Now that the Interstate 10 and Ina Road traffic interchange is open, we can include it in our commuting plans again. No more detours. And no more waiting for trains. The new Ina Road goes over the railroad tracks and freeway, making it a smoother, more efficient and safer ride for drivers. It was truly a successful joint effort between the Regioanl Transportation Authority, Town of Marana and Arizona Department of Transportation (ADOT), each doing their part to deliver a comprehensive improvement to the public.

In addition to the advantages for motorists, even pedestrians and cyclists will benefit from the improvements. Sidewalks have been added between Silverbell Road and I-10 along Ina Road, an area that lacked sidewalks before. Trail users will go under Ina Road to access The Loop.

The RTA voter-approved project includes new frontage roads and ramps on all sides of the freeway. ADOT South Central District Engineer Rod Lane says, "For regional mobility, this project improves safety on I-10 by eliminating traffic backups onto the off ramps and mainline I-10." The project also includes additional lanes on I-10 and capacity improvements on Ina Road to reduce congestion. At the same time, crews widened Ina Road west of the freeway and replaced the bridge over the Santa Cruz River with two bridges.

"This has been a great project to be a part of," Lane notes. "I have to credit a lot of the success to the great sense of teamwork. Everyone has worked so well together, from the Town of Marana and PAG/RTA on the funding side, to Sundt-Kiewitt on the construction side. A lot of people have been rowing in the same direction to pull this project off. And I think everyone who's played a part should be extremely proud of their role."

The project brought Ina Road businesses together, especially toward the end of construction. Businesses organized a weekend-long block party along Ina Road last month to celebrate completion of the project. Businesses welcomed the community with sales, giveaways and a cake-cutting ceremony.

In the years leading up to construction, the RTA's MainStreet Business Assistance Program worked to prepare Ina Road businesses for what was to come. Bisbee Breakfast Club owner Terry Kyte says MainStreet helped his team focus on the fundamentals. "We focused on the health of our business and what we could do for current customers to give them a reason to come back." MainStreet business consultants conducted more than 3,200 outreach and consulting visits along the Ina Road corridor during the past five years.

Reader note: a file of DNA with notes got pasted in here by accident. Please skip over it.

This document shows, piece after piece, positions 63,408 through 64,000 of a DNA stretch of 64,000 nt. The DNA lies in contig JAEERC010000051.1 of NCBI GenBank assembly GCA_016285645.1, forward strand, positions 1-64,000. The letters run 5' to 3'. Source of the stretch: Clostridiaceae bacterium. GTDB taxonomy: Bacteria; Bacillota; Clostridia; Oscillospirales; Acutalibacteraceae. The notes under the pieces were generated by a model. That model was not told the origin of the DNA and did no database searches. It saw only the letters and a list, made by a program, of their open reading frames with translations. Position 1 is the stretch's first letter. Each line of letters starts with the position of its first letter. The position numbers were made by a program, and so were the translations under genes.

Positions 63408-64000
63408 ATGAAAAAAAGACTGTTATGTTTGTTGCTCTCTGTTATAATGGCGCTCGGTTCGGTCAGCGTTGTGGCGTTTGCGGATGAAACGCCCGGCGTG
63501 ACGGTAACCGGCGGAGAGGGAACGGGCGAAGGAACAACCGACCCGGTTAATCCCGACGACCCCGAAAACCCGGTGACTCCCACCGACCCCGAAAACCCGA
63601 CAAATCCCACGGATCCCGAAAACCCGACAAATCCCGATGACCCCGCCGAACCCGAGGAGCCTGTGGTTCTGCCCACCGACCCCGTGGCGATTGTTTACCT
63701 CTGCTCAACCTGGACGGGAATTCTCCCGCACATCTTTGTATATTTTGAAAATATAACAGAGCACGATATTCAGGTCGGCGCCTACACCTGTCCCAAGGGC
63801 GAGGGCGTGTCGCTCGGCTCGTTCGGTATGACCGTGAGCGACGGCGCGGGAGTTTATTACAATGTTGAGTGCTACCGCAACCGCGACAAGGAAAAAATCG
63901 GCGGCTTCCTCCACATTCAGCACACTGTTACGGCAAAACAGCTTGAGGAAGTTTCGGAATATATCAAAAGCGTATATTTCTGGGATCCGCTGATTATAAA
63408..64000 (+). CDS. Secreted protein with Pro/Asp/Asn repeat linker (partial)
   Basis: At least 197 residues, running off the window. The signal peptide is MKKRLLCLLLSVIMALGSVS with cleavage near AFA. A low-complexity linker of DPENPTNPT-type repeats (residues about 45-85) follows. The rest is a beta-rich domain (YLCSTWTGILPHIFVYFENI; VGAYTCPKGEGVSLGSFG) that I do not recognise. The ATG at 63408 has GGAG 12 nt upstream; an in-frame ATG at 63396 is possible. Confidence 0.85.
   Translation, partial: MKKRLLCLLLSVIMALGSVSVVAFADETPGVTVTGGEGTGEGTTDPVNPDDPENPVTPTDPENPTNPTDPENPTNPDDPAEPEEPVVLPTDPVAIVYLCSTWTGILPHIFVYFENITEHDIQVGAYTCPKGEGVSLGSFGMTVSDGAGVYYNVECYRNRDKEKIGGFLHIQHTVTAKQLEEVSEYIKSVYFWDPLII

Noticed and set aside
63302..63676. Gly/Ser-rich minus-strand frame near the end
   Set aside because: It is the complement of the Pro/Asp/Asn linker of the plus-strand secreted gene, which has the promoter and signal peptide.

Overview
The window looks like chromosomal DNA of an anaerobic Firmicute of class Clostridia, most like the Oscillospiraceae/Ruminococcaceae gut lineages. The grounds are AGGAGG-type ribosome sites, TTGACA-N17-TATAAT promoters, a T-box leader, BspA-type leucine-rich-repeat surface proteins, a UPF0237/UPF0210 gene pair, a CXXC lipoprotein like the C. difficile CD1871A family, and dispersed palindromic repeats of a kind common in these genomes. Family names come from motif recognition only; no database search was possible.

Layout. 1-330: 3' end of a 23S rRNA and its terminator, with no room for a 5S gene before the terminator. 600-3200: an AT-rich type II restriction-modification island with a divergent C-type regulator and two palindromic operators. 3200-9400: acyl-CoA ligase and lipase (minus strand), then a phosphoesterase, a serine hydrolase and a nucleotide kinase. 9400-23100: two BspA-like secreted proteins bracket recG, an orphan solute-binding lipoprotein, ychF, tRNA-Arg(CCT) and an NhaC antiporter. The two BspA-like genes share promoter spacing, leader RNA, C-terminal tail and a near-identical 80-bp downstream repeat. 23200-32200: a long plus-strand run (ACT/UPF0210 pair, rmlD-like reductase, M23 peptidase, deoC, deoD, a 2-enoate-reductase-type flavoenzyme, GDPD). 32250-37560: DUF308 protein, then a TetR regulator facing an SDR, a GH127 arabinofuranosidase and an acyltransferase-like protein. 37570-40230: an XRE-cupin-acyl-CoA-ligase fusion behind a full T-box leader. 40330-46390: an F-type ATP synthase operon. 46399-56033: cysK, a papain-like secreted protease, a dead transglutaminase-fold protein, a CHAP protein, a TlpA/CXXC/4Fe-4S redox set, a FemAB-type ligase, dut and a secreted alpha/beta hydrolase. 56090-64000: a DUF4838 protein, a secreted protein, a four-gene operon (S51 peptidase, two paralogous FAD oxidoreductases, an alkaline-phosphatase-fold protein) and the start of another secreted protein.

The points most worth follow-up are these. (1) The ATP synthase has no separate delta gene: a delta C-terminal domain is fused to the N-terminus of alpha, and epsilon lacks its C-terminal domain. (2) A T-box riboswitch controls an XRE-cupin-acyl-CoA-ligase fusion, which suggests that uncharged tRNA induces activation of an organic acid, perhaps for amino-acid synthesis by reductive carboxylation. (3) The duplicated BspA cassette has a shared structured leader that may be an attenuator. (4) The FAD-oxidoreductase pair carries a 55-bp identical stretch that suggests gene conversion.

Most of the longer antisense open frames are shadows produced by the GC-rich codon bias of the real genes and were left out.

Houghton Road bridge bats are back

The new twin bridges on Houghton Road over the Union Pacific railroad tracks are getting a lot of commuter action. Drivers, cyclists and pedestrians are taking advantage of the new structures to make their way into and out of the Tucson metropolitan area.

The Houghton Road corridor improvements are funded as part of the Regional Transportation Authority's voter-approved plan. And while the three-lane bridges with multi-use paths and bike lanes are pretty spectacular, what's under the bridges is equally impressive: new homes for resident bats.

Biologists attached special bat boxes to the new bridges to replace roosting habitat that was removed when the old bridges were torn down. The new bat boxes were installed to entice the bats to return to the area to roost. EcoPlan Associates Environmental Planner Ron van Ommeren feels confident about the attractiveness of the new homes after a recent bat count at the site. "We are optimistic about the future of the bat population at the bridge. Use of the boxes has steadily increased since the early part of the year, and though current use is primarily by Mexican free-tailed bats, we also recorded use by pallid bats and cave myotis on previous visits." The EcoPlan team counted close to 1,000 bats on the most recent visit, and the number of bats in the boxes underneath the north side of the bridge roughly doubled since the previous count.

The Houghton Road bridge project demonstrates that we can make needed improvements and meet the needs of the mammals who depend on the structures. Van Ommeren says, "The cost of bat boxes represents a small fraction of cost of the new structures or improvements, and replacement of habitat is critically important in light of loss of natural and constructed (e.g., old bridges, culverts, etc.) roosting habitat."

Bats are an important part of the ecosystem. Environmental Planner Mike Dawson says the species at Houghton Road Bridge are insectivores, consuming up to half their body weight in insects each night. "In turn, the bats often become prey for raptors. All part of the cycle that needs to stay in balance." Dawson, van Ommeren and the rest of the team will continue to monitor the Houghton Road bridge boxes and others across the region. They hope to gain valuable information about use by different species and suitability of the structures for roosting and breeding.

The new-and-improved Houghton Road bridges provide a smoother and safer ride for drivers who are just passing through. Some of our tiniest residents stop and make themselves at home.


RTA Project Status     RTA Financial Status  
Through April 30, 2019     Through April 30, 2019  
Projects in Design 59   Collections $919.2M
Under Construction/Implementation 64   Funds Committed $1.3B
Total Number Completed 844   Funds Expended $1.2B
      Fund Balance $95.2M


Stay informed!

The Regional Transportation Authority's Citizens Advisory Committee is in the process of developing a new 20-year RTA plan. To keep informed of plan development updates, please click here or sign up for email notices by texting us: Type 22828 in the Recipient field and rtanews in the Enter Message field.

The next RTA Citizens Advisory Committee meeting will be at noon, July 8, 2019, at Pima Association of Governments, 1 E. Broadway Blvd., Suite 401, Tucson.

To view the new RTA Our Mobility brochure, please click here and to view updates on RTA projects, please click here.


©Pima Association of Governments | 1 E Broadway Blvd, Suite 401, Tucson, AZ 85701 | Telephone (520) 792-1093, FAX (520) 620-6981